In one queue for all societies, there is a single queue or interconnected systems where the students are supposed to move from one queue to the next. In the one queue for every society, there are no interconnected systems and the students do not move from one queue to anothe. The difference between the two queues implies that there is a need to balance between service to students (short queues implying numerous servers as well as economic considerations (limited servers)). In essence, the queuing system for the societies can be broken into individual sub-systems that consist of entities queuing for the same activity (one queue for every society). This individual subsystem would deal with students queuing for specific societies: film society, football society, watersports society, information society, and extreme ironing society. To use the ‘one queue for every society’ model, information related to the way students arrive e.g. in groups or single, the way arrivals are distributed in time. For instance, the probability distribution of time between consecutive arrivals that is the inter arrival distribution of time-0.4 and whether there a finite students number-1000. The simplest arrival process is a situation where there are regular student arrivals (for instance the same constant time arrivals between successive arrivals). The simplest stream of student arrivals corresponds to random arrivals of students. Successive students arrive after distribution intervals of 0.4 which independently are exponentially distributed. This model is important because it is a convenient model of most real life queuing systems. It is described by one parameter, which is the average rate of arrival of students as opposed to time dependent arrival rates where the arrival rate changes depending on the time of the day.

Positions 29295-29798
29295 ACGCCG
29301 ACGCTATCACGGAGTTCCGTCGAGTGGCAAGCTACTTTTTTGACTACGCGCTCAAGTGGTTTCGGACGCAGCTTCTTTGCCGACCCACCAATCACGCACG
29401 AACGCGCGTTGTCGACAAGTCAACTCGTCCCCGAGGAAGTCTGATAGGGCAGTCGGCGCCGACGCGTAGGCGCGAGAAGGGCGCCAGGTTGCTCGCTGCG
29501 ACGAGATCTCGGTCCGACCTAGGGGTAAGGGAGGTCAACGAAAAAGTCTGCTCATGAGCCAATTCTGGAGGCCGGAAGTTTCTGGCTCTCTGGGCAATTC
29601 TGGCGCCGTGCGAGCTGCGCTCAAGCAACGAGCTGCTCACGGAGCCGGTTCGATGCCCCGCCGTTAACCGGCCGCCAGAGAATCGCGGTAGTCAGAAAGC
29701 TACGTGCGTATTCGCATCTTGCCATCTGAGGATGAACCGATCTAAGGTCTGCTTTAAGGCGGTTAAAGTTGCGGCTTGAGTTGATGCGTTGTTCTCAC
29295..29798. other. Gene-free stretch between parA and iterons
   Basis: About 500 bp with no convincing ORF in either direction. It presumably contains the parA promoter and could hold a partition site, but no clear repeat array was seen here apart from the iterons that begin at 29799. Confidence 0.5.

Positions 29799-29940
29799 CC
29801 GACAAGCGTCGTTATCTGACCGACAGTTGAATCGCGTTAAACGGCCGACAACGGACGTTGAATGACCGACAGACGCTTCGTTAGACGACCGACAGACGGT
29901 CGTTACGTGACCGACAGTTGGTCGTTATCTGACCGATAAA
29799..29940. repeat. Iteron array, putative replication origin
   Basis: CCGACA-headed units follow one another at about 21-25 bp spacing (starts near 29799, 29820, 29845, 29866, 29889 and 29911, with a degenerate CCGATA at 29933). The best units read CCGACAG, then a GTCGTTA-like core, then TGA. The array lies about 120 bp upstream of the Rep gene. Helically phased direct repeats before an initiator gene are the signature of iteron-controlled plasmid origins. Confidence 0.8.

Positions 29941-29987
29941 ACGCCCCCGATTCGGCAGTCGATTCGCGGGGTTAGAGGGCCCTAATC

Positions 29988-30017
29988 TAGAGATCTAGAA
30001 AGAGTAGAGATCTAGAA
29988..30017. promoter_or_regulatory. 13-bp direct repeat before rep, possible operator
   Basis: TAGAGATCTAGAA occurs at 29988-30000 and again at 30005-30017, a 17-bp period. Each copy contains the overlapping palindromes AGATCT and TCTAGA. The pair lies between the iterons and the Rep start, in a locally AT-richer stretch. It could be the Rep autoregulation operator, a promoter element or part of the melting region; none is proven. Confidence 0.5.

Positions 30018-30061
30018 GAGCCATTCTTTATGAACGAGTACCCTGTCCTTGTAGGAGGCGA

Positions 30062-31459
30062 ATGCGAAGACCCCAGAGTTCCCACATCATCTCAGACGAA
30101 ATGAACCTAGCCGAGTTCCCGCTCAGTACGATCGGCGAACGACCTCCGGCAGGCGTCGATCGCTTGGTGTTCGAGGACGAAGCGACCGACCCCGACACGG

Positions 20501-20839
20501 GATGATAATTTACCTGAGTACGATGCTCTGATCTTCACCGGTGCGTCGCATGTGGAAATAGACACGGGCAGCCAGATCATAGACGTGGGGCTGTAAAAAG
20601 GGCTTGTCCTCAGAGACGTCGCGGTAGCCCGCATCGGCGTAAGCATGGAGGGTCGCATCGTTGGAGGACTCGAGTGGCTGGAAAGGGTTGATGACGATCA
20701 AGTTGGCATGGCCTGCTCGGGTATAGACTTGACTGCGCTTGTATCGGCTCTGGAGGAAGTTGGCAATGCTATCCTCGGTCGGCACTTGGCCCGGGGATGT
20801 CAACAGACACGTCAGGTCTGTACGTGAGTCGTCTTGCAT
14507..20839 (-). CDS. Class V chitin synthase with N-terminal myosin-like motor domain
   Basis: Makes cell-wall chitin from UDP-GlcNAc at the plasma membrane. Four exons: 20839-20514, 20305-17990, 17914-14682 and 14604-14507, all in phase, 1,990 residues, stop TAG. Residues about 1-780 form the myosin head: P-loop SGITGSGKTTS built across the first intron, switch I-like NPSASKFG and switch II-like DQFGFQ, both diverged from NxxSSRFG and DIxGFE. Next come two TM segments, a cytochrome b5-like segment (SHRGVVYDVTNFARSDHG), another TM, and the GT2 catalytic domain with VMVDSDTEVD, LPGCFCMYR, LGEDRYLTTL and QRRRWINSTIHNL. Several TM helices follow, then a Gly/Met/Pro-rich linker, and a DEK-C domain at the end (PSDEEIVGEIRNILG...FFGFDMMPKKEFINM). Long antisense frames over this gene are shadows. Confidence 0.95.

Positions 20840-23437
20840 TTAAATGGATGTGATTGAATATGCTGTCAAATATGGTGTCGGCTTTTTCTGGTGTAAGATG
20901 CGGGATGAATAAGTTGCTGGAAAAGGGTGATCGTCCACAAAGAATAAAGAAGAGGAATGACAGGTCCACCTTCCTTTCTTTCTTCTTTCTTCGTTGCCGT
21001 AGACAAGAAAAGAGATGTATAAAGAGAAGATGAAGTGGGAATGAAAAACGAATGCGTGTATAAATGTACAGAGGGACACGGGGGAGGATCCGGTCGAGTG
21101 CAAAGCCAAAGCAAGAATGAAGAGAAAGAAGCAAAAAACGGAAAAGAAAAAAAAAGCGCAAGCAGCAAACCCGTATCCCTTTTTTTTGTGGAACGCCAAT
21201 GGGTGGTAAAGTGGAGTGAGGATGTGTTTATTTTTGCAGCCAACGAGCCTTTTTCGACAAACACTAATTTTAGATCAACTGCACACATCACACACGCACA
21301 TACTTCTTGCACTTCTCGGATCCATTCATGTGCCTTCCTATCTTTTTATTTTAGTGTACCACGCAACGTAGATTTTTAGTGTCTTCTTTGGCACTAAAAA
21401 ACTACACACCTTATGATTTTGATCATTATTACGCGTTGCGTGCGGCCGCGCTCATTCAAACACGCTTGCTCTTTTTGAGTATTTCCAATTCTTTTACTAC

In the one queue for every society, service mechanism is dependent on a description of resources required to begin serving students wishing to join the five societies. It also depends on the duration that the service will take: the number of servers available, whether the servers are in parallel (one queue for all the servers) or in series (every server has a separate queue) and whether to allow pre-emption.
The queue characteristics or queue discipline influence both models. This entails how the server attends students waiting for service. The server can choose the student to serve next in a first come first served (FCFS) or first-in first out (FIFO), last-in first-out (LIFO), or a random manner. There are other characteristics that influence queues: reneging (students leave the queue in case they wait too long for the service), balking (students opt not to join the queue because it is too long), queue that are of infinite or finite capacity, jockeying (students switch between the queues in case they believe that they will be servers) will be faster.